Megan was a participant in our Winter 2019 Mentoring Program, in the Intro to Winter Mountaineering group. She grew up in Northeast Philly and currently lives in Fishtown. Megan works in the Data Analytics unit at the Philadelphia Department of Human Services, which is the City’s child welfare agency, creating data reports and helps out on some research projects.
Could you tell us how you got into climbing?
I didn’t get into climbing and other outdoorsy activities until I was older. Growing up my world was pretty small and I didn’t know anyone into those things. Around my mid-twenties I got really into biking, hiking, and running. In 2015, a good friend of mine persuaded me to climb with him. He thought I’d be into it and he was right. I love being outdoors and physically challenging myself. I continuously learn that I’m capable of more than what I tend to think.
You were a mentee in our Winter Mountaineering Mentoring group. What made you decide on signing up for the mentoring program?
In 2018, I got an elbow injury that prevented me from sport climbing the way I like too. I needed something else to focus on that wouldn’t aggravate the injury. I was actually already looking into taking a mountaineering course when the AAC mentoring opportunity came up. When I saw what the initial trip ideas were, I knew I should sign up. Also, I’d participated in some other local AAC programs and events in the past and always had a great time.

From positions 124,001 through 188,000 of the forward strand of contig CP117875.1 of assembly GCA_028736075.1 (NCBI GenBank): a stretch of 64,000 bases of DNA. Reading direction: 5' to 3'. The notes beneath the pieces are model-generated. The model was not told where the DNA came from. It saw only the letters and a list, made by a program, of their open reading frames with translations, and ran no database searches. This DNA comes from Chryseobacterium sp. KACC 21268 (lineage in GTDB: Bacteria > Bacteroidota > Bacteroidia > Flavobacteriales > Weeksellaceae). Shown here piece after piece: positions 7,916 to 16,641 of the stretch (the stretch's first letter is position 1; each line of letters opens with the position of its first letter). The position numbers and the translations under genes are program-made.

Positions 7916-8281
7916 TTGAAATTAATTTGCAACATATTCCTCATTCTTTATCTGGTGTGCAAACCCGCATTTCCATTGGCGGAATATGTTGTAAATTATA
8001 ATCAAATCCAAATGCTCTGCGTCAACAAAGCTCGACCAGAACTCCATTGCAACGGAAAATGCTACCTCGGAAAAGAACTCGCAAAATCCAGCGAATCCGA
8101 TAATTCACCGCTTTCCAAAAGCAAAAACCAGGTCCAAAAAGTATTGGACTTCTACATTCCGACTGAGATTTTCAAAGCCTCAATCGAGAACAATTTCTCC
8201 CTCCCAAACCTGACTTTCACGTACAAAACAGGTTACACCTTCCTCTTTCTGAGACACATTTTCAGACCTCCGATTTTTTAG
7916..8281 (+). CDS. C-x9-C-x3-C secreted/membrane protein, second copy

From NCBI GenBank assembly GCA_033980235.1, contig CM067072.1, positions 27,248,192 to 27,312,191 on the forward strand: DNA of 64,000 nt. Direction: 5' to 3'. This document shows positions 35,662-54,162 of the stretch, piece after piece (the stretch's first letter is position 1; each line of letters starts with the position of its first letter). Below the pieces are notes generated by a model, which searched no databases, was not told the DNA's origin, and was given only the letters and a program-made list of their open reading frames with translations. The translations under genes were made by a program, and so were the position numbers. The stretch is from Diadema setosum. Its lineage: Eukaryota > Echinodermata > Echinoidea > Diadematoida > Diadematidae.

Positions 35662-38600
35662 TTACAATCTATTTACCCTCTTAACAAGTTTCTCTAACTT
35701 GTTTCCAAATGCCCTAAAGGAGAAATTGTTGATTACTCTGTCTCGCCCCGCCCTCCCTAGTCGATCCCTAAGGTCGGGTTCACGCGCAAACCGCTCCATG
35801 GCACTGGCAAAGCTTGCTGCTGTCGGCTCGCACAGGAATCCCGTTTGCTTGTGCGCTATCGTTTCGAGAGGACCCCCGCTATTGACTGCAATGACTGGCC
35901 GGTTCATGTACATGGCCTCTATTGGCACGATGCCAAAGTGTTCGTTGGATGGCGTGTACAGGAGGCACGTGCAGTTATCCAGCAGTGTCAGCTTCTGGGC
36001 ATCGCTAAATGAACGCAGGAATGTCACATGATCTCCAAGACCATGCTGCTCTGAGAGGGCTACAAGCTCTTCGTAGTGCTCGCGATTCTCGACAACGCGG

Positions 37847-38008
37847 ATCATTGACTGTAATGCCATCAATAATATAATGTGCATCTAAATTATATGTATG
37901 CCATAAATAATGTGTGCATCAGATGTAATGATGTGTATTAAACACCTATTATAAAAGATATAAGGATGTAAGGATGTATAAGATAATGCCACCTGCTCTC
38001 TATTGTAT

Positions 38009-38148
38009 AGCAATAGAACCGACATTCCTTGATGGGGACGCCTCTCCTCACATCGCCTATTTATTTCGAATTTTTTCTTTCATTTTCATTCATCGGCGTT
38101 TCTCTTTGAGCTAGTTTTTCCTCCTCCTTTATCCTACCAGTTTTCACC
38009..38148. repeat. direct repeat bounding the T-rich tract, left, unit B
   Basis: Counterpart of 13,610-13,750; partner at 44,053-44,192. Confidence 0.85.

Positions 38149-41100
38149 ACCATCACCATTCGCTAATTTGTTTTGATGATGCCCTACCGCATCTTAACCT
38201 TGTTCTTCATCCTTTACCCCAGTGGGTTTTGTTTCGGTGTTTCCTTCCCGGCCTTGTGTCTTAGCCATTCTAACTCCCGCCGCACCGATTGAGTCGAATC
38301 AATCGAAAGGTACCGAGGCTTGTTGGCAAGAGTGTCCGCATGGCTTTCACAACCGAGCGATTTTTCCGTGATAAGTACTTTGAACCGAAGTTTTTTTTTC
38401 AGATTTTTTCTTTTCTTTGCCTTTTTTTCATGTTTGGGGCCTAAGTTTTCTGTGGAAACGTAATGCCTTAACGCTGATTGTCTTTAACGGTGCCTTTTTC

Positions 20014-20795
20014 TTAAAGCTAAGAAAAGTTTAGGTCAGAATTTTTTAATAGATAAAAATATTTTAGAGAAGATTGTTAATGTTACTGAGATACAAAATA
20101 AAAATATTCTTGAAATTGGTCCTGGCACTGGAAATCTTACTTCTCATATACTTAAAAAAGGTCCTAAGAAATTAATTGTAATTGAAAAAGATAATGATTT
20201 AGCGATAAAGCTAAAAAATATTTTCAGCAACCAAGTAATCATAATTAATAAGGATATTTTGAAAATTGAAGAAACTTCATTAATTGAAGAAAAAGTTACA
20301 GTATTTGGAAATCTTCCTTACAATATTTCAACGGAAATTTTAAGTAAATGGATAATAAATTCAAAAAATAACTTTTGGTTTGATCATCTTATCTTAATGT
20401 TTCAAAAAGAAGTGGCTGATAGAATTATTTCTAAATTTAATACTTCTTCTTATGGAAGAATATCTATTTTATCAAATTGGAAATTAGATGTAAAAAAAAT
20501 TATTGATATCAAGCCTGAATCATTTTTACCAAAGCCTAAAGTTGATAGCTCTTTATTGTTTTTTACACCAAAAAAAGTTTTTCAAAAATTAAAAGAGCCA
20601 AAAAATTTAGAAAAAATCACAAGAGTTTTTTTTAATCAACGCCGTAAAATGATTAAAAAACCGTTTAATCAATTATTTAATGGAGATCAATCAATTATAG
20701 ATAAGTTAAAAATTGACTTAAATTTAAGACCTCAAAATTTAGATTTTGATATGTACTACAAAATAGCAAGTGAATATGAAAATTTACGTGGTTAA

Your mentoring group culminated with a trip to the White Mountains. How was that experience?
The group trip was incredible! We decided to climb the Central Gully on Mt. Washington, which is a mixed snow and ice climb in Huntington Ravine. The mentors were so helpful and supportive and I learned a lot. I’m actually struggling with answering this question because it’s hard to convey just how great the experience was. I’d never done anything like it before and it was super fun and thrilling.
What would you say was the best thing you learned from participating in the program?
I think the best thing I learned was that I’m capable of doing it, at least routes similar to the one we chose. I had a lot of self-doubt going into the trip and I knew that although the route was beginner friendly that it could still be dangerous. However, I pushed through the doubt and we safely completed our objective.
Also, prior to the program, mountaineering seemed inaccessible and unattainable. It felt overwhelming trying to get my foot in the door to get some experience. Since participating in the program it feels much more within reach. I’m really grateful to the AAC for providing these kind of opportunities. I’m actually planning to do an ascent of Mt. Washington next winter and possibly Mt. Baker in the Cascades next summer.
Do you have any advice for anyone who may be on the fence on considering being a mentee?
My advice is to do it! I was initially on the fence, but I knew I’d regret not doing it and I had nothing to lose by trying it. It really is a great opportunity to learn, gain more experience, and meet other people with similar interests.